Avantilover, your South Australian Studebaker lover!!!
                    Lockleys South Australia
                    John Clements
                    Christchurch, New Zealand

                    Comment


                    • #11
                      I read recently that the board of directors wanted out of the auto business and anticipated Egbert doing just that, instead he got enthusiastic and tried to keep them in the auto business. They eased him out when he got ill and shortly afterwards shut down SB. It's true that Hamilton was making a profit when shut down but I don't think folks were still buying Studebakers - at least not the non Studebaker enthusiasts.
                      We can be proud that they closed the auto division and didn't go bust.

                      John Clements
                      Avantilover, your South Australian Studebaker lover!!!
                      Lockleys South Australia
                      John Clements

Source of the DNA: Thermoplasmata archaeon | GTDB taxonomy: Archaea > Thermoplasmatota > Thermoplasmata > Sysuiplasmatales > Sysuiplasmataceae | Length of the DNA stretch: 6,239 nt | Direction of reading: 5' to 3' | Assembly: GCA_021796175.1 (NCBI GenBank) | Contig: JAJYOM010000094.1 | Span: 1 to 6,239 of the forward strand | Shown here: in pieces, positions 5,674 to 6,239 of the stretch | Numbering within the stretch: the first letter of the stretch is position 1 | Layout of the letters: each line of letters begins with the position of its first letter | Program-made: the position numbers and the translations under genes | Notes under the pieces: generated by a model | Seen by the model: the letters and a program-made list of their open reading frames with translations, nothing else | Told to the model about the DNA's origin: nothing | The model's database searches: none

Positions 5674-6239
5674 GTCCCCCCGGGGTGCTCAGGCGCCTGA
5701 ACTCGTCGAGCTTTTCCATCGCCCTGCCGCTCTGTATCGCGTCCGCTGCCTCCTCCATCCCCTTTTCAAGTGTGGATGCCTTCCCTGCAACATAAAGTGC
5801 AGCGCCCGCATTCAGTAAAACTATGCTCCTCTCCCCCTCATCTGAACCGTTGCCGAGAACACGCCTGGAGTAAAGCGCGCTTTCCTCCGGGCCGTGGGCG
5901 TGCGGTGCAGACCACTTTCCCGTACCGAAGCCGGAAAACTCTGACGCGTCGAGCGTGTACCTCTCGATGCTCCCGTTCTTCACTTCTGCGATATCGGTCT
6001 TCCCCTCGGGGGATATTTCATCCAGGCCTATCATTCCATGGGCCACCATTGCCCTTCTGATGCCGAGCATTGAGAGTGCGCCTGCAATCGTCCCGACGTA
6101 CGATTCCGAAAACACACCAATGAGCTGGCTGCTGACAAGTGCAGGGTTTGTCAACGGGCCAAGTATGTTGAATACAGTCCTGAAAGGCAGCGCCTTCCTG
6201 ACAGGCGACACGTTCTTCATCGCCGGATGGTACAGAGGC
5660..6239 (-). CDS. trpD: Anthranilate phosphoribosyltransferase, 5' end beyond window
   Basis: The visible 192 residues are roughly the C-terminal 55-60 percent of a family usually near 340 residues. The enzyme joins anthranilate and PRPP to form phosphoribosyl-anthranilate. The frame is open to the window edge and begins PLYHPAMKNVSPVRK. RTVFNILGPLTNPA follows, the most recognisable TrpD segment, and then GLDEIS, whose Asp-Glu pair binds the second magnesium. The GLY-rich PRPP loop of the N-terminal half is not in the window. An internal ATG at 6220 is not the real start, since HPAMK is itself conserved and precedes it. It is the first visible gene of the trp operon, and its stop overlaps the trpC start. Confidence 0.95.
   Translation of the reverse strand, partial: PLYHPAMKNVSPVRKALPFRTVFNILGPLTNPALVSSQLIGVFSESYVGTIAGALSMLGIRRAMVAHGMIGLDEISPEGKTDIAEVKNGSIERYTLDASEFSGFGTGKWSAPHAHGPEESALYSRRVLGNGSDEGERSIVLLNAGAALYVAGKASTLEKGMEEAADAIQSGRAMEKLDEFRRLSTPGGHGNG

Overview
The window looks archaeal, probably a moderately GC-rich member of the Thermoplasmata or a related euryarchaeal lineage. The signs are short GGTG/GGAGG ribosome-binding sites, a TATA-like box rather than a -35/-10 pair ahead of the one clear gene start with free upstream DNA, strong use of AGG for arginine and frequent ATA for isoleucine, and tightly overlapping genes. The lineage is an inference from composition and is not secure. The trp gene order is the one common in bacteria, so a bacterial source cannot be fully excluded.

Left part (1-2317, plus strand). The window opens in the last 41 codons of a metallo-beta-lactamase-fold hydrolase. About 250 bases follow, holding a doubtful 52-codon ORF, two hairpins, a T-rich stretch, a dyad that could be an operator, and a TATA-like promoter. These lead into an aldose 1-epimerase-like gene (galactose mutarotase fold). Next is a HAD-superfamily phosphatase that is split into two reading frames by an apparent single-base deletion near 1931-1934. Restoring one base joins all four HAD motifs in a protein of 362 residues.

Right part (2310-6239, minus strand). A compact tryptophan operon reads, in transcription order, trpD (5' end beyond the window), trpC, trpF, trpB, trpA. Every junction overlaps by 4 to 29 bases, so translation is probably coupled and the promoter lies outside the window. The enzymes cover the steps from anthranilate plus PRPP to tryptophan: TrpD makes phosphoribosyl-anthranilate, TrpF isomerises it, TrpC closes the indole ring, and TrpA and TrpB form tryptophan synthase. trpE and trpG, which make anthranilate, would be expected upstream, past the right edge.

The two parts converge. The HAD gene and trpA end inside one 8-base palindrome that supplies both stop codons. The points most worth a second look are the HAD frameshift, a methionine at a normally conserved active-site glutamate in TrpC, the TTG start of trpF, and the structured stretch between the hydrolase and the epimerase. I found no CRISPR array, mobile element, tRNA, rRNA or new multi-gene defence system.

Christchurch, New Zealand

                      Comment


                      • #12
                        quote:Originally posted by avantilover

                        I read recently that the board of directors wanted out of the auto business and anticipated Egbert doing just that, instead he got enthusiastic and tried to keep them in the auto business.
                        John Clements
                        Avantilover, your South Australian Studebaker lover!!!
                        Lockleys South Australia
                        'Not sure what you were reading, John, but I strongly disagree with the writer's opinion of Egbert's intentions. From the very git-go, he was hell-bent on saving the automotive division, and felt that he had been hired to do just that. True, there were serious disagreements among the Board of Directors when Egbert was hired: Many wanted to go out of the auto business, but just enough wanted to make a final go of it that Egbert was hired to do so. [][}]

                        I followed this closely at the time. I read every article concerning Studebaker in Automotive News, the trade journal of the industry that was always kind to Studebaker, and every scrap of information I could get my hands on. [:I]